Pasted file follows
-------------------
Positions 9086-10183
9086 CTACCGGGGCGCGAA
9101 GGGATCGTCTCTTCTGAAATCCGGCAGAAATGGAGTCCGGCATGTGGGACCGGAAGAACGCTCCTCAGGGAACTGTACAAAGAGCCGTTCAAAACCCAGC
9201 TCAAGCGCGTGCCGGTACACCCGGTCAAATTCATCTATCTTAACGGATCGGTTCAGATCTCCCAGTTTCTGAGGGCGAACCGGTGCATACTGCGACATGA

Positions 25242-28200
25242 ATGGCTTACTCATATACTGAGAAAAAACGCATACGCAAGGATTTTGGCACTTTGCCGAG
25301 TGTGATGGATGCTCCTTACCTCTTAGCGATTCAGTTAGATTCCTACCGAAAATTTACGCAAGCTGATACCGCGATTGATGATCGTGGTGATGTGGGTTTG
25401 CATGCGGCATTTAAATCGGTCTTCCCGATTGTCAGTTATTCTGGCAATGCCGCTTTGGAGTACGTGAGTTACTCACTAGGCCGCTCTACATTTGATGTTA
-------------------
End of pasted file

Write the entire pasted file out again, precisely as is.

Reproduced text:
Positions 9086-10183
9086 CTACCGGGGCGCGAA
9101 GGGATCGTCTCTTCTGAAATCCGGCAGAAATGGAGTCCGGCATGTGGGACCGGAAGAACGCTCCTCAGGGAACTGTACAAAGAGCCGTTCAAAACCCAGC
9201 TCAAGCGCGTGCCGGTACACCCGGTCAAATTCATCTATCTTAACGGATCGGTTCAGATCTCCCAGTTTCTGAGGGCGAACCGGTGCATACTGCGACATGA

Positions 25242-28200
25242 ATGGCTTACTCATATACTGAGAAAAAACGCATACGCAAGGATTTTGGCACTTTGCCGAG
25301 TGTGATGGATGCTCCTTACCTCTTAGCGATTCAGTTAGATTCCTACCGAAAATTTACGCAAGCTGATACCGCGATTGATGATCGTGGTGATGTGGGTTTG
25401 CATGCGGCATTTAAATCGGTCTTCCCGATTGTCAGTTATTCTGGCAATGCCGCTTTGGAGTACGTGAGTTACTCACTAGGCCGCTCTACATTTGATGTTA